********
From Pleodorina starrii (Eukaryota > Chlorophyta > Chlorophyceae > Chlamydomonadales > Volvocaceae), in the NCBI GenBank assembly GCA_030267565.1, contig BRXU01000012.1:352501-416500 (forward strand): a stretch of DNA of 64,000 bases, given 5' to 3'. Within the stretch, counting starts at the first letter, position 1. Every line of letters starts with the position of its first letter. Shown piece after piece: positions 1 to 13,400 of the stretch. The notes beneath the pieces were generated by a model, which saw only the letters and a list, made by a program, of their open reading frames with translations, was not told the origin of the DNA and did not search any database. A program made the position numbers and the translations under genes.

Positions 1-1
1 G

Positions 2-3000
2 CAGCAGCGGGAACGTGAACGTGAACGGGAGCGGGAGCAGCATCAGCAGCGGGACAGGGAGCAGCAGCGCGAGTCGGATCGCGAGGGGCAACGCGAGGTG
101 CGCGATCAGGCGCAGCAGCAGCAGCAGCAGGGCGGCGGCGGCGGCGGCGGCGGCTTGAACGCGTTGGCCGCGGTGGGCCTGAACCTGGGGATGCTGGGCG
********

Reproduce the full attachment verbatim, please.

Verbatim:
From Pleodorina starrii (Eukaryota > Chlorophyta > Chlorophyceae > Chlamydomonadales > Volvocaceae), in the NCBI GenBank assembly GCA_030267565.1, contig BRXU01000012.1:352501-416500 (forward strand): a stretch of DNA of 64,000 bases, given 5' to 3'. Within the stretch, counting starts at the first letter, position 1. Every line of letters starts with the position of its first letter. Shown piece after piece: positions 1 to 13,400 of the stretch. The notes beneath the pieces were generated by a model, which saw only the letters and a list, made by a program, of their open reading frames with translations, was not told the origin of the DNA and did not search any database. A program made the position numbers and the translations under genes.

Positions 1-1
1 G

Positions 2-3000
2 CAGCAGCGGGAACGTGAACGTGAACGGGAGCGGGAGCAGCATCAGCAGCGGGACAGGGAGCAGCAGCGCGAGTCGGATCGCGAGGGGCAACGCGAGGTG
101 CGCGATCAGGCGCAGCAGCAGCAGCAGCAGGGCGGCGGCGGCGGCGGCGGCGGCTTGAACGCGTTGGCCGCGGTGGGCCTGAACCTGGGGATGCTGGGCG